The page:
Friday 27 October 2017

Caspian Terns in Mie

Birding started with three Great Knot on the beach yesterday, still tricky to pick out before sunrise, but the sky was clear and dawn bright and clear when it came. And not much later I was optimistically scanning the off-shore bamboo poles for Crested Terns when these two birds caught my attention, also tricky to pick out.

The two in the centre on top of poles were clearly terns but at this distance it isn't possible to see the bill let alone what shape or colour it might be. Still, I suspected Caspian.

Caspian Tern is annual but rare in Japan; I saw my first as recently as January 2016 in Kyushu. So why did I think those distant specks were Caspian? The simple answer is the the four specks in the following image.

At the opposite end of the network of poles are five specks perched together on a stretch of rope. Four terns and a Black-headed Gull. These specks are distinctly smaller than the previous specks. 

In September and October Crested Terns are always to be found in this area, Common and Little Terns are already somewhere warmer. So either the large specks are Crested and the smaller specks a species that should already have departed for warmer climes or the small specks are Crested leaving only one possible option for the larger specks. The scope was no help, I couldn't make out any detail but I counted 9-10 of the smaller specks and when I caught one in flight it was possible to rule out Common Tern and confirm they were indeed Crested. Ergo the others are Caspian. I'm sure Conan Doyle would approve of this reasoning even if it might leave birders unimpressed.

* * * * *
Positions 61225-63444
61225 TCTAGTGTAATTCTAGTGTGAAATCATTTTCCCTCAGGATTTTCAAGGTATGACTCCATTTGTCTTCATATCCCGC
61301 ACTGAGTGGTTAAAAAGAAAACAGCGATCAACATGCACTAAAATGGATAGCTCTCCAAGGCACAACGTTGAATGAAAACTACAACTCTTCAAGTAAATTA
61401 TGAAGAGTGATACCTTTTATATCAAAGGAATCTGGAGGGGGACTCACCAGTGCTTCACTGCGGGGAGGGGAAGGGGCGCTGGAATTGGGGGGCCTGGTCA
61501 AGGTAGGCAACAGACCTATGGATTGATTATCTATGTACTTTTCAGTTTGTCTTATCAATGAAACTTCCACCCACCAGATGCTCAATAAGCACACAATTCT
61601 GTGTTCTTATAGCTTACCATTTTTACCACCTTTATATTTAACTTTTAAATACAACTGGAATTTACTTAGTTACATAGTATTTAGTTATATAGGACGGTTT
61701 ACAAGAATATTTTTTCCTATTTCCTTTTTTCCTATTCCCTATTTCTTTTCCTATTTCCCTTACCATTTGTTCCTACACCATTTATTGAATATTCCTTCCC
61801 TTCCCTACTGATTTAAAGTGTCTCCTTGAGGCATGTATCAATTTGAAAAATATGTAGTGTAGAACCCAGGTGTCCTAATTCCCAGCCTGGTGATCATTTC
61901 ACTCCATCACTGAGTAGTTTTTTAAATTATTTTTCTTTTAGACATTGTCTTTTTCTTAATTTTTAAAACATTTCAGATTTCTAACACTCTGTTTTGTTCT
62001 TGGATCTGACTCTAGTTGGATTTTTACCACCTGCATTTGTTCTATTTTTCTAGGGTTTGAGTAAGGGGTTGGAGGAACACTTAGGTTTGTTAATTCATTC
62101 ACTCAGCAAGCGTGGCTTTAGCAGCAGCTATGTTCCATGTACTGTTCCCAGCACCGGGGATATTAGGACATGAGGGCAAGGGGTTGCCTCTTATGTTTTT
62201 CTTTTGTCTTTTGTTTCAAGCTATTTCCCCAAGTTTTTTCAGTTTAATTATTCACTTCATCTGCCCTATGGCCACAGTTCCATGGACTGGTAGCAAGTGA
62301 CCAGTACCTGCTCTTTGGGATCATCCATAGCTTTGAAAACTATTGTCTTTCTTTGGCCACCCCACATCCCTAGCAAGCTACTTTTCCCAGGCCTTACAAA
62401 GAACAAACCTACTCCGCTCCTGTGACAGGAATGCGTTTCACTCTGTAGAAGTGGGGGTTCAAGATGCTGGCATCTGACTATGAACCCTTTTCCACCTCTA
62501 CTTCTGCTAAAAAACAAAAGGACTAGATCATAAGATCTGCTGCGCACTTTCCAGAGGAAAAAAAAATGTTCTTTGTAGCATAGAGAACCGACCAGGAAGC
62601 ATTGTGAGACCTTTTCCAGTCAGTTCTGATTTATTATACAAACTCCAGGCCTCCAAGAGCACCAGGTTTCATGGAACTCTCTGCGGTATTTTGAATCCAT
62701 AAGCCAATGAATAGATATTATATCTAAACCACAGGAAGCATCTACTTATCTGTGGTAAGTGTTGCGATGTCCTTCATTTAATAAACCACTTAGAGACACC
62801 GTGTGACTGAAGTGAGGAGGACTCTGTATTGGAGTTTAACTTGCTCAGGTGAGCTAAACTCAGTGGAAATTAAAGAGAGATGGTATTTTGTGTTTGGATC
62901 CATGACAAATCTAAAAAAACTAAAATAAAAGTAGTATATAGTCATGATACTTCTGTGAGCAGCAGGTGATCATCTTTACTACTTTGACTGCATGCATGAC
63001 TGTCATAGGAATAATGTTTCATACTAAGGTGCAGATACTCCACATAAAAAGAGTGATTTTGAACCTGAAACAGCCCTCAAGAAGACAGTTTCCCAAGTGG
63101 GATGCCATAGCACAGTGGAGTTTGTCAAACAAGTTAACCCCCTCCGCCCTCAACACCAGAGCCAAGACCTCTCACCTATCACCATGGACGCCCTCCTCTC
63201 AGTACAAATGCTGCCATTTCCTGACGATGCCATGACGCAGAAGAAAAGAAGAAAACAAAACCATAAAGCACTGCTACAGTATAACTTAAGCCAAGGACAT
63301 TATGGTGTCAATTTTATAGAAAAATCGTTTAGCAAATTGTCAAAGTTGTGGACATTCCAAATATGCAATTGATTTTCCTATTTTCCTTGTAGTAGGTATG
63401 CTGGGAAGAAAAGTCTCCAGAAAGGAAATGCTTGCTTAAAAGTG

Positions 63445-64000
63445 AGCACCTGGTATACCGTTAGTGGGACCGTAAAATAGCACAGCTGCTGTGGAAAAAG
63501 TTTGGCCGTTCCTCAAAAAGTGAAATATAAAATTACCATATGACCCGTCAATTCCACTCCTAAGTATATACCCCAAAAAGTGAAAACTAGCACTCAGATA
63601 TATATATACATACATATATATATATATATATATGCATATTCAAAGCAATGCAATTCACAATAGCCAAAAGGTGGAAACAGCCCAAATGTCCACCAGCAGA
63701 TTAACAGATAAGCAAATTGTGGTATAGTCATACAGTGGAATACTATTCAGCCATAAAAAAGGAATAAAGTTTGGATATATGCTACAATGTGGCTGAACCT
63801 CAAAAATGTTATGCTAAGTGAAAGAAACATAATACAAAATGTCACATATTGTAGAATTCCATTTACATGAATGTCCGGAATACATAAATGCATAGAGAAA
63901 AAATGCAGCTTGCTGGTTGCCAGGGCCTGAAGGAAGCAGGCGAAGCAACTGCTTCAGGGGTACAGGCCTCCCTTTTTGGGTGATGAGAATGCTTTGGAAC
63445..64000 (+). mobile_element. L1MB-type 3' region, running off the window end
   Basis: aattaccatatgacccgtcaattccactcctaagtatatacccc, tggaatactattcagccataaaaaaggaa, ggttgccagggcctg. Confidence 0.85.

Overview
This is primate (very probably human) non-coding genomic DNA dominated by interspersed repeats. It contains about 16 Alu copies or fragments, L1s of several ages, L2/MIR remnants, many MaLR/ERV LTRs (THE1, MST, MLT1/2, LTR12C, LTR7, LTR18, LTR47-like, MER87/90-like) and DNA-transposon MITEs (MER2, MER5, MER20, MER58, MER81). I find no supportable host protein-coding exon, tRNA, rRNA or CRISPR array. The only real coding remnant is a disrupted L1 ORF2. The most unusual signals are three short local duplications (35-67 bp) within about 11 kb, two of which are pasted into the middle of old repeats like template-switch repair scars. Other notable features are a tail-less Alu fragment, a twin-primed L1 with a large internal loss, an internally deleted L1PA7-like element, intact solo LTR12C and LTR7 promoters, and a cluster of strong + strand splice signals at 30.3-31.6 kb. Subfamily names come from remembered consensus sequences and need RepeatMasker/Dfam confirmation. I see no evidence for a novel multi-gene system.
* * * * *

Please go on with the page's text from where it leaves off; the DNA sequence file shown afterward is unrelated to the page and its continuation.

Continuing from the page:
I took a series of shots hoping that with the aid of my pc I'd be able to detect a humongous red bill. Amazingly I could, both the large specks show a definite aggregation of red pixels about the face, completely lacking from all the small specks. However using the pc as an identification tool became academic as events in the field unfolded.

That afternoon, about 5km north as the tern flies, I was watching a Merlin terrify the local wader population when glancing up from the scope I saw a carrot flying straight towards me!

Enough to grace the face of the finest snowman. I was lucky enough to see a Caspian Tern on a seawatch at Whitburn, UK in the late '60s and though I've largely forgotten the bird (other than it was flying south) I still remember my initial impression was "It's like a Herring Gull carrying a carrot!". 

And it just kept on coming...

and coming...

What a fantastic view... forget the specks! It flew around the river mouth and while I was checking the images on my camera I almost missed it passing even closer. After a while it settled on a sandbar amongst the gulls and would have been reasonably close for anyone who might have been on the opposite side of the river.


  1. Glad they came close, they are a pretty exciting bird. The first species on my Australian list no less. I saw one this year too (and another in 2006).............AFAIK that represents 50% of all the Caspian Terns in Hokkaido ever. Those seen by birders anyway...........god knows how many really occur.

  2. I've seen three in Kyushu and this is my first in Honshu, so if it comes down to percentage per island I think you win hands down;)I don't think they're so common Stuart, plus as terns go, not many will be overlooked by birders... unlike say a Lesser Crested Tern.